20 – 24 July 2020 is National Farm Safety Week.
National Farm Safety Week is held each year to raise awareness of farm safety issues across Australia.
Gerard O’Brien, Director at RSM in Albury, having been a farmer himself for over 30 years, has a comprehensive understanding of the issues faced by those in the agricultural sector. In acknowledgement of National Farm Safety Week 2020, Gerard has discussed some of the most common hazards on farms and shared some tips to mitigate the risk.
Quad bike safety
From 11 October 2020, all new quad bikes will be required to be tested for lateral static stability, and display the angle at which the quad bike tips onto two wheels on a hang tag at the point of sale.
From 11 October 2021, new quad bikes (all-terrain vehicles) will need to meet minimum stability requirements and have rollover protection devices fitted.
Major manufacturers Honda, Yamaha, and Polaris have recently announced that the new quad bike regulations will force them from the Australian market.
Working improvements & Livestock
Safe Work Australia has created a comprehensive document that provides a guide for managing the risks of cattle handling.
Safe farm practices:
1. Operating Plant and Implements
An important risk mitigation factor in using farm machinery is to ensure that manufacturers recommended usage limits and warnings are followed; this includes operating within the capacity constraints of the equipment, maintaining recommended servicing intervals and being mindful of your surroundings (power lines, steep inclines, public roads, etc.)
Specific plant items to avoid risks around include:
- Grain augers
- Grain bag Inloaders and Outloaders
- Power Take Off (PTO) implements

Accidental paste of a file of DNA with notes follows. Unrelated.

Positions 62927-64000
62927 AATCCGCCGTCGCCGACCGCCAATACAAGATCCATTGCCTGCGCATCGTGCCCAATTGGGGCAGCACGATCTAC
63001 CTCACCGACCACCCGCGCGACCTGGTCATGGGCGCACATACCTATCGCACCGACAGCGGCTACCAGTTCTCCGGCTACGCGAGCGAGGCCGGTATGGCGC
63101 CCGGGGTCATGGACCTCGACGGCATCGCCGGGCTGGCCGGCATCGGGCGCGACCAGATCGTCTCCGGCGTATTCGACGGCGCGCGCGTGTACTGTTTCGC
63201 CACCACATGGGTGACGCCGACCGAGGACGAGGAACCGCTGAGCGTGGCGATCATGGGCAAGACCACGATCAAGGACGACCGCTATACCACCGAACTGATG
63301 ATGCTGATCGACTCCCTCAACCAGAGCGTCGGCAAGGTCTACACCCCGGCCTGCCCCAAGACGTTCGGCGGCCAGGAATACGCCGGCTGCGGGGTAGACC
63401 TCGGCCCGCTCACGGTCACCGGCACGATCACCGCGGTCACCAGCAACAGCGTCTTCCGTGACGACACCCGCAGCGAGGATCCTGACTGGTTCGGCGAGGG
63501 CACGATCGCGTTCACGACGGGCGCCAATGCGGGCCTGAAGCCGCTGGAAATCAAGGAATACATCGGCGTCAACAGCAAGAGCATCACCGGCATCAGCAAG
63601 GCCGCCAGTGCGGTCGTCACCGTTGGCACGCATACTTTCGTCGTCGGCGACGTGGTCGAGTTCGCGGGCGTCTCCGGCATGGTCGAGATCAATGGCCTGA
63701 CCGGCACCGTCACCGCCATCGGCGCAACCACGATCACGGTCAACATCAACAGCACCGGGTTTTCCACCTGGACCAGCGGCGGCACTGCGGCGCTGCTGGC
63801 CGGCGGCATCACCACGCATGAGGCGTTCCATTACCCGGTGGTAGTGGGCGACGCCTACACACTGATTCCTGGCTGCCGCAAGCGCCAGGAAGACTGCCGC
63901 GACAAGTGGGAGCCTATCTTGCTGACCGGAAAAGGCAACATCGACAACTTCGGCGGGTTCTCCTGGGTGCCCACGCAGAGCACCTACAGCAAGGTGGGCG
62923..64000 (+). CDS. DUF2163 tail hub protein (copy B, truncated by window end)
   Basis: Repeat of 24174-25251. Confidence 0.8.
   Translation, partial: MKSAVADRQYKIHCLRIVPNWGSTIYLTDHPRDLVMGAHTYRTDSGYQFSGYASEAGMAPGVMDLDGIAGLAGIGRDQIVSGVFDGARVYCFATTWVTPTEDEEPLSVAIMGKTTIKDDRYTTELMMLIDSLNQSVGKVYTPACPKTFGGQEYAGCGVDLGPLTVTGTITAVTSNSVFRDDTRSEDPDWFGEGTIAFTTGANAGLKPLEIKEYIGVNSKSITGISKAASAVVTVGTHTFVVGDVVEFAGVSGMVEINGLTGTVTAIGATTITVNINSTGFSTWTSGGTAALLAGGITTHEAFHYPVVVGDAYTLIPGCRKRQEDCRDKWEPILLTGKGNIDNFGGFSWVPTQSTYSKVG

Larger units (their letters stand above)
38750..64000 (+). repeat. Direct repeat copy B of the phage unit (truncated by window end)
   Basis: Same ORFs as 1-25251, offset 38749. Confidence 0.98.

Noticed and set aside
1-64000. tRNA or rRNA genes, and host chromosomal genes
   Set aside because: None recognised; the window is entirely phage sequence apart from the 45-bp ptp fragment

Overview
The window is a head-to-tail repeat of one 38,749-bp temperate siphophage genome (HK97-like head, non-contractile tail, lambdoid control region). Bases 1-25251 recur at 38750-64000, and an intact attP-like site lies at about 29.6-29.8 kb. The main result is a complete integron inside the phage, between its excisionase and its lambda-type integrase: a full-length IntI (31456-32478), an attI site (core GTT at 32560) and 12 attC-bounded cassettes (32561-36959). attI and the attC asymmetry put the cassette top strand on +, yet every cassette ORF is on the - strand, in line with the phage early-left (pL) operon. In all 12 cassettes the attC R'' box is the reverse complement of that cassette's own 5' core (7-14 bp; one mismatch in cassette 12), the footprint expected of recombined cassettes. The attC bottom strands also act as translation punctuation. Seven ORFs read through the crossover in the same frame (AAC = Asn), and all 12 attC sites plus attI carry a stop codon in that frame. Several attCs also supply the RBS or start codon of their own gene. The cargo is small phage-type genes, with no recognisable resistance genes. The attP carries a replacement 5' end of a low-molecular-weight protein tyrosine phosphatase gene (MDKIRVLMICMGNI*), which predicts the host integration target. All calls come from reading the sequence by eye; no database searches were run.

- Workshop equipment such as welders and grinders
2. Confined Spaces and Safety
Extreme care should be taken when operating in confined spaces- namely silos. Farmers should wear appropriate breathing apparatus, protective clothing, and eyewear when in confined spaces, they should also have a companion to ensure that, in the event of any incident occurring, help is nearby.
3. Chemical Handling and Usage
Appropriate care must be taken when using any chemicals on the farm. Protective clothing including masks, protective eyewear, and gloves should always be used.
Care should also be taken to ensure that when applying chemicals in a field application that appropriate awareness of the prevailing weather conditions are taken into account.
4. Personal Safety and Communication
Farmers should always ensure that they have some form of communication- phone, UHF, etc. available as a safety measure, particularly when working alone. They should also let their family member or associate who may be on the farm know what their activities for the day will include so if a problem occurs, someone will know where to find them.